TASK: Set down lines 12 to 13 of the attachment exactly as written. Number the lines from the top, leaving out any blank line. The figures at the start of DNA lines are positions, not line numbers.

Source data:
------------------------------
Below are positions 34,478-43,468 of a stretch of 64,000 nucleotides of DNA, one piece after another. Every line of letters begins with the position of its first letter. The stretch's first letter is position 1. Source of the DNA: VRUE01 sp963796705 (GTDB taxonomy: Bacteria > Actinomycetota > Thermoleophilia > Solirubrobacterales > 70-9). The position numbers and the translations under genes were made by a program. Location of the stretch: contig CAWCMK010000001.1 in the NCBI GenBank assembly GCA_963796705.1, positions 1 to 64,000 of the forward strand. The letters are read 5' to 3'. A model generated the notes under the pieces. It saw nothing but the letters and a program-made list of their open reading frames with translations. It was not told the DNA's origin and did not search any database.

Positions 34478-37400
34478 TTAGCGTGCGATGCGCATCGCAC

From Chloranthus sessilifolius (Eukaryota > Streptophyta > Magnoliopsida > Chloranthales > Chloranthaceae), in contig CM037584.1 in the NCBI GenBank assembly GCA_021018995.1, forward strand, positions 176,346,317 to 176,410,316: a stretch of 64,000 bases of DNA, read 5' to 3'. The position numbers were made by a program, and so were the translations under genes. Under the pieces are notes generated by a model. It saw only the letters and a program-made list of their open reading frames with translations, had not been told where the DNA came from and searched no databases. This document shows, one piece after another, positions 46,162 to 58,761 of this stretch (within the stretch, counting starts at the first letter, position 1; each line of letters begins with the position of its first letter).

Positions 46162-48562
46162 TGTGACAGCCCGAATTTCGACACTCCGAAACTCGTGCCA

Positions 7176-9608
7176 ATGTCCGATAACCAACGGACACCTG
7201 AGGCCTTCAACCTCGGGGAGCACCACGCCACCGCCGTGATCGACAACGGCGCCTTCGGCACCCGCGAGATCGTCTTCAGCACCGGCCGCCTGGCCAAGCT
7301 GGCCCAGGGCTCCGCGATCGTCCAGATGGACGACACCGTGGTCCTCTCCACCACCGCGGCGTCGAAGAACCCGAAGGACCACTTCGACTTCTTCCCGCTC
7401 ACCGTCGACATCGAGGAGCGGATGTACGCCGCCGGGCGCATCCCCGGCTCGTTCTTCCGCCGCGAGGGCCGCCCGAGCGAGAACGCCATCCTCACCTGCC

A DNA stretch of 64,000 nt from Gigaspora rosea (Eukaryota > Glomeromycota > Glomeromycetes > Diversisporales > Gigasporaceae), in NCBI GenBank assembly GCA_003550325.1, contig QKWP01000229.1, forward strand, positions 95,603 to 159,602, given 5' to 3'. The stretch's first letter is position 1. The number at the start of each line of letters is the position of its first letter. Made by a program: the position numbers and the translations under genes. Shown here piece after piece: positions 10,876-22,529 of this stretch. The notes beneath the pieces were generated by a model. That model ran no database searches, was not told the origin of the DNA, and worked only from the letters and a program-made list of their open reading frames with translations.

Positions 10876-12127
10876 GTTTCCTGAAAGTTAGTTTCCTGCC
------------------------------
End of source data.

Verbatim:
A DNA stretch of 64,000 nt from Gigaspora rosea (Eukaryota > Glomeromycota > Glomeromycetes > Diversisporales > Gigasporaceae), in NCBI GenBank assembly GCA_003550325.1, contig QKWP01000229.1, forward strand, positions 95,603 to 159,602, given 5' to 3'. The stretch's first letter is position 1. The number at the start of each line of letters is the position of its first letter. Made by a program: the position numbers and the translations under genes. Shown here piece after piece: positions 10,876-22,529 of this stretch. The notes beneath the pieces were generated by a model. That model ran no database searches, was not told the origin of the DNA, and worked only from the letters and a program-made list of their open reading frames with translations.

Positions 10876-12127